Auditor-General Tsakani Maluleke.

  • Auditor-General Tsakani Maluleke says there are far too many weaknesses in financial controls at government departments.
  • Overall, 69% of departments and agencies that were audited did not comply materially with legislation.
  • Unauthorised expenditure increased from R1.65 billion to R18.12 billion.

Widespread weaknesses in basic internal controls are still prevalent at several government departments and agencies, Auditor-General (AG) Tsakani Maluleke says.

On Tuesday, Maluleke painted a grim picture of the country’s finances when she released the general report on national and provincial audit outcomes for the 2019-20 financial year.

The report gives deeper insight into the finances of national and provincial departments as well as state-owned enterprises.

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Overall, 69% of auditees (departments and agencies) did not comply materially with legislation compared to 73% in the previous year.

“The action plans of the accounting officers or authority to proactively address the root causes of audit findings from the previous year. The audit office found the effective implementation of plans at only 34% of our auditees. Information technology (IT) systems controls also stand out as an area where the controls were particularly poor – only 8% of the auditees had good IT general controls. The review and monitoring of compliance with legislation was again at a low level – only 25% had good controls to ensure compliance,” Maluleke said.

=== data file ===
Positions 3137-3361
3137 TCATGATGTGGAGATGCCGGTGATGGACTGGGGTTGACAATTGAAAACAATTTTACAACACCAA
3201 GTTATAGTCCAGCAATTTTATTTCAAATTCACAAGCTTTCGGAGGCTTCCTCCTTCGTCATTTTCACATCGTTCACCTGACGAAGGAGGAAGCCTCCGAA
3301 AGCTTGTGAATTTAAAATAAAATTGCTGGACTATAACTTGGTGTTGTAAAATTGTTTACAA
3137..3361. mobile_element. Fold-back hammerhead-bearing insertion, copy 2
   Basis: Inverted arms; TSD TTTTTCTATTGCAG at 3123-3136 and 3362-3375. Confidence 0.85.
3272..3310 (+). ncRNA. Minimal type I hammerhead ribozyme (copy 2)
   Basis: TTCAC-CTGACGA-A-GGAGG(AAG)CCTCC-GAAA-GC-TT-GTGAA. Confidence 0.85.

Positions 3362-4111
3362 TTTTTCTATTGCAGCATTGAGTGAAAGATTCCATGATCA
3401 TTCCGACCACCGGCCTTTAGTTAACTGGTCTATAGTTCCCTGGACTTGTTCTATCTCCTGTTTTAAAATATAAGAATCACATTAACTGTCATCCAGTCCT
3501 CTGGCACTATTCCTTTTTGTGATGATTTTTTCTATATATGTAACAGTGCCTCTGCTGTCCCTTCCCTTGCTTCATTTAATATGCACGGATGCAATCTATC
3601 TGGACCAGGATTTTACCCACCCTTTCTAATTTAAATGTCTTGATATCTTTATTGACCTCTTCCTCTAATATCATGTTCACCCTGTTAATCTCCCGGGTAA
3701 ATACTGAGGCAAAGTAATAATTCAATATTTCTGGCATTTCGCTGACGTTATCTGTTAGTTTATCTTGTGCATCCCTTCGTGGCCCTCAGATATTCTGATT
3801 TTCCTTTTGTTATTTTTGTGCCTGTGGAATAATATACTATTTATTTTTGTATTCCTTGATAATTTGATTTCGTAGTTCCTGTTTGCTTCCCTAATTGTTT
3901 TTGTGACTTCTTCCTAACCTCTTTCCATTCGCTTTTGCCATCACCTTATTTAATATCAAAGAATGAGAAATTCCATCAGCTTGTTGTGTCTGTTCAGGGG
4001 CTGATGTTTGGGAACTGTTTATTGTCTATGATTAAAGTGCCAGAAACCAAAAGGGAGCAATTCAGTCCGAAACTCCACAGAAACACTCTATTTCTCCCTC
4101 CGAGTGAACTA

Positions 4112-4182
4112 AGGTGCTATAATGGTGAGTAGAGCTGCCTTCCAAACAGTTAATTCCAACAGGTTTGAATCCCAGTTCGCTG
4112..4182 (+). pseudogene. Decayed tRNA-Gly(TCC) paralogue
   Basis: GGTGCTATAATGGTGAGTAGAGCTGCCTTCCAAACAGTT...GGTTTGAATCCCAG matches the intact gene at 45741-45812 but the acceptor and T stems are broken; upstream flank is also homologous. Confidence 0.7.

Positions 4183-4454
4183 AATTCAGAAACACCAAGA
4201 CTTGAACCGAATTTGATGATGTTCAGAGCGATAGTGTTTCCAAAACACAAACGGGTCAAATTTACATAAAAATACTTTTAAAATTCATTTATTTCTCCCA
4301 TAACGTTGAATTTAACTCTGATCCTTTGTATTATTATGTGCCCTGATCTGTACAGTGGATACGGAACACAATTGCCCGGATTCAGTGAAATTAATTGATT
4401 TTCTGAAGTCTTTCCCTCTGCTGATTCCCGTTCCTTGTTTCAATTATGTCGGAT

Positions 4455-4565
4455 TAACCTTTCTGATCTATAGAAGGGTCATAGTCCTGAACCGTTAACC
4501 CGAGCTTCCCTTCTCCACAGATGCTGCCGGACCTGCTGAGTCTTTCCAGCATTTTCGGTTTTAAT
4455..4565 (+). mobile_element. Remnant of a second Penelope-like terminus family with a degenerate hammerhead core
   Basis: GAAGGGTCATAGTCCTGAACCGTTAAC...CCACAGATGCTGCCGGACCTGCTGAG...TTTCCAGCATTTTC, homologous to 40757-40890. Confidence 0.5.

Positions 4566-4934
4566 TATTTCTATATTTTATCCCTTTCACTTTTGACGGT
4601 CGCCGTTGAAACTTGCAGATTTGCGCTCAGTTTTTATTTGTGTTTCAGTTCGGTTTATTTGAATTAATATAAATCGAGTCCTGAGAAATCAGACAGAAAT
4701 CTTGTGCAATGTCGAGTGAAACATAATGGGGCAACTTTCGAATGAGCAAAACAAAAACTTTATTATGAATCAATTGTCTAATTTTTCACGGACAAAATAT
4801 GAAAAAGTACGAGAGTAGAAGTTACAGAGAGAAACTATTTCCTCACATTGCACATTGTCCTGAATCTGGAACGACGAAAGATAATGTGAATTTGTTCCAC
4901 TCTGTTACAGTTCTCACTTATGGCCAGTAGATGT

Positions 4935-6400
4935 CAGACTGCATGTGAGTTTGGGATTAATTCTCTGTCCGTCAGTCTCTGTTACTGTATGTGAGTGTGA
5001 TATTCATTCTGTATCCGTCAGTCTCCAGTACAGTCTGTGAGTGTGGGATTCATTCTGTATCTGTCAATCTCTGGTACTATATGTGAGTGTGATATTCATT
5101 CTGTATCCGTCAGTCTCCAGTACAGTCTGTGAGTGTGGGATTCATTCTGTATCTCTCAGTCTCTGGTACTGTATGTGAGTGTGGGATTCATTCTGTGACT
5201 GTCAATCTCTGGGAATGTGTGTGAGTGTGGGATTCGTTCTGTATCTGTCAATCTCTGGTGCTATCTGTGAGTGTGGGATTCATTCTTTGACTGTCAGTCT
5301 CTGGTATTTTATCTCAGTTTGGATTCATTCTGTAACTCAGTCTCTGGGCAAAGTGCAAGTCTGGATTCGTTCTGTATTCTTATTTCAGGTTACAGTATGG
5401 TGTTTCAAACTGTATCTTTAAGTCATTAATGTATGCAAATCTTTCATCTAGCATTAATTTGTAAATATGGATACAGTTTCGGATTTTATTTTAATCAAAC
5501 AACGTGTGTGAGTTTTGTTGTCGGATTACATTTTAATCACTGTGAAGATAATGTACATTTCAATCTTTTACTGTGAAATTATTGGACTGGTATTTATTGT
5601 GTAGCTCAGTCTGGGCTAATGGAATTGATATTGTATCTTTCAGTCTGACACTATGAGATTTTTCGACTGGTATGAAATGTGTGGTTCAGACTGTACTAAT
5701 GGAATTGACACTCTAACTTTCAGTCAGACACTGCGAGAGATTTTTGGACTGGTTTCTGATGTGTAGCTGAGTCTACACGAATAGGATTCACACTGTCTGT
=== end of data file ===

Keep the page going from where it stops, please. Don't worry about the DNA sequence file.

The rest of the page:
She said unauthorised expenditure due to budget overspending increased from R1.65 billion to R18.12 billion.

Of that amount, R15.13 billion was a result of the early payment of April 2020 social grants as a relief measure during the Covid-19 pandemic and resultant lockdown.

“Over 60% of the departments had insufficient funds to settle all liabilities that existed at year end if the unpaid expenses (totalling R22.78 billion) were also taken into account. A total of 27 departments will have to use more than 10% of their 2020-21 operational budgets,” Maluleke said.

She added that only 42% of the audit departments had proper record-keeping systems in place while 8% had good IT general controls.

Maluleke said the government and oversight structures had given attention to the weaknesses highlighted by her office.

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There has, however, not been any sustained improvement and therefore it remains a concern.

“As the national audit office, our role is to assist the accounting officers and authorities in achieving positive audit outcomes, which will strengthen accountability and improve service delivery to the citizens we serve.

“That has been our objective for many years, and we will remain steadfast in that mission. However, where there are failures and unwillingness to act, we will have to employ the instruments we have been given in our enhanced mandate to enforce accountability,” she said.

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